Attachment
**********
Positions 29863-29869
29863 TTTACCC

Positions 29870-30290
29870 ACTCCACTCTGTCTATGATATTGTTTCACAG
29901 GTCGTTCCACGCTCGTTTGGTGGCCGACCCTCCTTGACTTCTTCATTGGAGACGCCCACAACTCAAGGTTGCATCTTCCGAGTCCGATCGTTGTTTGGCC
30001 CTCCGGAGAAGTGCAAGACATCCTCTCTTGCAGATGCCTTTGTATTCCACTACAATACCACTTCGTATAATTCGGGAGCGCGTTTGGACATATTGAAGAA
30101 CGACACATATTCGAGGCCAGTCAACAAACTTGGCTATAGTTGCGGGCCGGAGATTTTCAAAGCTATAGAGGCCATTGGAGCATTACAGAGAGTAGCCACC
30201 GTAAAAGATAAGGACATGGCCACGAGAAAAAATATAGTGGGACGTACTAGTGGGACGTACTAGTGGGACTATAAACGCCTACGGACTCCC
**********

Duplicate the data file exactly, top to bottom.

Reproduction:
Positions 29863-29869
29863 TTTACCC

Positions 29870-30290
29870 ACTCCACTCTGTCTATGATATTGTTTCACAG
29901 GTCGTTCCACGCTCGTTTGGTGGCCGACCCTCCTTGACTTCTTCATTGGAGACGCCCACAACTCAAGGTTGCATCTTCCGAGTCCGATCGTTGTTTGGCC
30001 CTCCGGAGAAGTGCAAGACATCCTCTCTTGCAGATGCCTTTGTATTCCACTACAATACCACTTCGTATAATTCGGGAGCGCGTTTGGACATATTGAAGAA
30101 CGACACATATTCGAGGCCAGTCAACAAACTTGGCTATAGTTGCGGGCCGGAGATTTTCAAAGCTATAGAGGCCATTGGAGCATTACAGAGAGTAGCCACC
30201 GTAAAAGATAAGGACATGGCCACGAGAAAAAATATAGTGGGACGTACTAGTGGGACGTACTAGTGGGACTATAAACGCCTACGGACTCCC